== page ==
'Swimmers being towed - who’s checking?'
On a sailing boat, which can be the safest of all modes of travel when common sense and good seamanship is involved, death can be only moments away for the careless. Do YOU go swimming when you are out sailing? What are your rules about this? Kenneth C Hoffman tells this simple tale that we can all relate to and demonstrates just how near death can be for the unwary.
Excitedly, I got off the phone announcing to my wife, Marianne, that we were invited to vacation with my brother and his wife. They offered to take us out on their twenty-seven foot boat on a huge lake for a sailing adventure. Marianne's face twisted in revulsion, stating that she would never go out on a sailboat, that I could go but she would stay home!
I couldn't believe she would pass up this opportunity for a wonderful trip on a luxurious sailboat. I had grown up on a lake and loved the water but Marianne was raised in the city and furthermore couldn't help remembering forever a long ago traumatic experience that could have taken her life and has kept her from sailing forever:
It was in Munich after the war. Fifteen year old Marianne worked in a knitting store as an apprentice. One day her boss came to her and offered to take her along on a Sunday sailboat ride with friends of theirs. Marianne agreed and the next day wore her swim suit under her clothes and took the subway to her boss' house. An hour and a half later, she found herself sailing along merrily on a beautiful day with just the right breeze.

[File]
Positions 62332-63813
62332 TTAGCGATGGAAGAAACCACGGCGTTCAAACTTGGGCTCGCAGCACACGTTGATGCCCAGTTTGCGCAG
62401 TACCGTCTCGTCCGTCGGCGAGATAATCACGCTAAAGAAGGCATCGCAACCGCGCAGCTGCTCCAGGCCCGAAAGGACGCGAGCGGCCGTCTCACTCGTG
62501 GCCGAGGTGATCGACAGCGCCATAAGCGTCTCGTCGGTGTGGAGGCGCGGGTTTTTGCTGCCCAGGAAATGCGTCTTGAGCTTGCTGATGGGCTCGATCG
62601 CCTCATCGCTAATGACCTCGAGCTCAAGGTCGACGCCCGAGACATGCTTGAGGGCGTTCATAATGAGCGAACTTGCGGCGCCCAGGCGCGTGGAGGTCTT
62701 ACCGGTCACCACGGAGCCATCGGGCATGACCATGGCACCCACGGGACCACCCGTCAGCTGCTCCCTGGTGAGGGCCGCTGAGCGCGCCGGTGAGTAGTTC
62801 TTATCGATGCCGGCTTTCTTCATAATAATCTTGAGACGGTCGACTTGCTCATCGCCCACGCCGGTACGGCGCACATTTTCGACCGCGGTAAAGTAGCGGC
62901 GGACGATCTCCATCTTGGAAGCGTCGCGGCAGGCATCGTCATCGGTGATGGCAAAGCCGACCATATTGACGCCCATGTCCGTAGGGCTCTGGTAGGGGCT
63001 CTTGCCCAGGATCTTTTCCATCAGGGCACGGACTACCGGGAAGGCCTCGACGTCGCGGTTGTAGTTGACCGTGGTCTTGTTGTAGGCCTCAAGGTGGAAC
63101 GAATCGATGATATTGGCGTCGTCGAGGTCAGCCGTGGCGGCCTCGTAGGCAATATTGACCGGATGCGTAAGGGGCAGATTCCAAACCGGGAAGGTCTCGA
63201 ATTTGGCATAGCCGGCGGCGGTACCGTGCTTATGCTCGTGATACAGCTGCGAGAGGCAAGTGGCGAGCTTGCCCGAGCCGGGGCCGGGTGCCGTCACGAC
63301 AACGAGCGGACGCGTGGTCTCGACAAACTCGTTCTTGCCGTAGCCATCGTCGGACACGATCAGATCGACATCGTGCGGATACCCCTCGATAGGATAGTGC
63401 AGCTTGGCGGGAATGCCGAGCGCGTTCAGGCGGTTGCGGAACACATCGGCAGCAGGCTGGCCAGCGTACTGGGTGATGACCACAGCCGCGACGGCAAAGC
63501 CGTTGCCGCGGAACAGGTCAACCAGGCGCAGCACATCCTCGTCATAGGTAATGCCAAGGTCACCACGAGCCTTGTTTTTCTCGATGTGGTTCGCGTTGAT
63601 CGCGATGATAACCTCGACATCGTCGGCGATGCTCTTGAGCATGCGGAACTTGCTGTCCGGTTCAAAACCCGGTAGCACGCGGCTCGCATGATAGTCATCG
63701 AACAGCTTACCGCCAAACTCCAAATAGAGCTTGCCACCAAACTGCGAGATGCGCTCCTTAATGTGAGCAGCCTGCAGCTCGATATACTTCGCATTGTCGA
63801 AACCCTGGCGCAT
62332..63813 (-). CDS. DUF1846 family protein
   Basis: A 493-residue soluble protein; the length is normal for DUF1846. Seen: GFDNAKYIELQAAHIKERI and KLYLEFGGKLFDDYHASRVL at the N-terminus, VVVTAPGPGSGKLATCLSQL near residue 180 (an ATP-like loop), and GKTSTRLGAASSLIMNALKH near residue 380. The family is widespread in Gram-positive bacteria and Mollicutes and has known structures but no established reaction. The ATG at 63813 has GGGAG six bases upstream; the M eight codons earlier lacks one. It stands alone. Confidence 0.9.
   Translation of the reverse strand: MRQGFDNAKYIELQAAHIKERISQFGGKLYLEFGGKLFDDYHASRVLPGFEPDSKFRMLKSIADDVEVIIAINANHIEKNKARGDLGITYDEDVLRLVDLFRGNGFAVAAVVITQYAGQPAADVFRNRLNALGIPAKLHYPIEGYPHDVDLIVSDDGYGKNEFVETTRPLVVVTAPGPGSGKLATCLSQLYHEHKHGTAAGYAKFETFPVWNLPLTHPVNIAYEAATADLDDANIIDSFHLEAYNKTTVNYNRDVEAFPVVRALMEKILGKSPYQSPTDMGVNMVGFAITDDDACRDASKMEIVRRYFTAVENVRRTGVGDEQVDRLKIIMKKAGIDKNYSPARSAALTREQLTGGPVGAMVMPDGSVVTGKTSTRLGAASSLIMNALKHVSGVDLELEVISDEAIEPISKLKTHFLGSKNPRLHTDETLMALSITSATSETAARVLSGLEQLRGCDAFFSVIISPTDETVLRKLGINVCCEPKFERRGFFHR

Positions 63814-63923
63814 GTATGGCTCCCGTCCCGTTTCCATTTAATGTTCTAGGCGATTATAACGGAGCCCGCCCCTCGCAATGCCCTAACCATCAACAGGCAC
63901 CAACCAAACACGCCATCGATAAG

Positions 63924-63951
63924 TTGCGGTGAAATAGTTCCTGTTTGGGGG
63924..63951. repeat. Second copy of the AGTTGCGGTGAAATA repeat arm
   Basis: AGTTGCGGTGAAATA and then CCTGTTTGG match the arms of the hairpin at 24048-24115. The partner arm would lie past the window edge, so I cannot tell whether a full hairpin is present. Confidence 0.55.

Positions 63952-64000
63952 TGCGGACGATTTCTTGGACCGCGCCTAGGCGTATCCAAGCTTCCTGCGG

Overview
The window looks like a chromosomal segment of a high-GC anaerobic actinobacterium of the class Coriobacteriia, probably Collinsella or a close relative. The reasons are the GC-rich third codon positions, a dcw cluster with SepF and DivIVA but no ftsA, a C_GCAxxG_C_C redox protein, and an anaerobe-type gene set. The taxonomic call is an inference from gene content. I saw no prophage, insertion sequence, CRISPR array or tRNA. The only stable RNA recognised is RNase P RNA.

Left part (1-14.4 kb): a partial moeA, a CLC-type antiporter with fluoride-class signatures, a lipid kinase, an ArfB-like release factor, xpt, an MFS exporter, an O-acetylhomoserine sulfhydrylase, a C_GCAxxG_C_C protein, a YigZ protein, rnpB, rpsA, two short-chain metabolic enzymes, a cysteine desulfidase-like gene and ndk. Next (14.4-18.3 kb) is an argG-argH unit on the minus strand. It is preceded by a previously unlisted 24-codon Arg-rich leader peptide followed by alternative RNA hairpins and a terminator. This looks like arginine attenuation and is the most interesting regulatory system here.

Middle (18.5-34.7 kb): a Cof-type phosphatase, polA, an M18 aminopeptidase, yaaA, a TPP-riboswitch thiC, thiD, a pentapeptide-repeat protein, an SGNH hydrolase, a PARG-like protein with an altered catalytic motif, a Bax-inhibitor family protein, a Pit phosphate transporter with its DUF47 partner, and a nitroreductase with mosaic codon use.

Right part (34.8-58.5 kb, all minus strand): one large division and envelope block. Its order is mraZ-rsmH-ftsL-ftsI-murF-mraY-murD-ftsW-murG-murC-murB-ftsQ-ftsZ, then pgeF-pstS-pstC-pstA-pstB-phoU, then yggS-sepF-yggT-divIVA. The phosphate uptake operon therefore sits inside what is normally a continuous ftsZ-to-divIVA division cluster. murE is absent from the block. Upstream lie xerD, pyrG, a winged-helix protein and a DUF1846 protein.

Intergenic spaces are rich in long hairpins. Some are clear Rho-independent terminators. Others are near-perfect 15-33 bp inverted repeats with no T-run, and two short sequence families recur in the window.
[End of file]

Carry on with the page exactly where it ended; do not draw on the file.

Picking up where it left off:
As the day wore on, the day grew quite warm. Her boss asked Marianne if she would like to cool off in the water. She could hold on to the rope and be slowly pulled along by the boat. Thinking this was a good idea, Marianne allowed herself to be lowered to the water, taking a good grip on the rope.
The water was deliciously cool and in ten minutes, she felt cool enough to get out. She could see the heads of her fellow guests on the other side of the boat playing cards, so she waited a while for someone to come along and help her out. Soon her body began to shiver in the cold water and her fingers were becoming numb from holding on to the rope. The strength started to go out of her fingers and, trying not to cry, she wound the roped several time around her wrist for more holding power. Her arms were beginning to tire and in the waning light of dusk, a blue tinge covered her skin.
Now in a panic, Marianne screamed for somebody to help her but no-one answered her cries. The constant pounding of the waves were draining her body of strength and she knew that any minute she would have to let go and probably be left to drown in the black waters.
Finally, her boss appeared above the railing, shocked at what he saw, yelling for her to hang on while he pulled her up.
Marianne's shaking blue body was slowly dragged over the railing to safety, her relief marred by the realization that the strap holding up the top of her bathing suit had snapped with the effort of her rescue, exposing her breasts to her boss and friends.
'Oopala', commented her boss as she lay half naked on the deck. The shock of the cold water and her nudity quickly turned her embarrassment to anger.
How could they have let this happen? Didn't they care what happened to their guests?
The next day at work, no mention of the fiasco passed their lips but a secret vow lay fresh on Marianne's mind never to board a sailboat again.
Today Marianne tells this story with a twinkle in her eye - but still won't go out on a sailing boat.
How many rules do you think this skipper/captain broke?
Swimming and sailing - what are your rules? - .. .
by Kenneth Hoffman
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3:00 PM Mon 3 Feb 2014GMT
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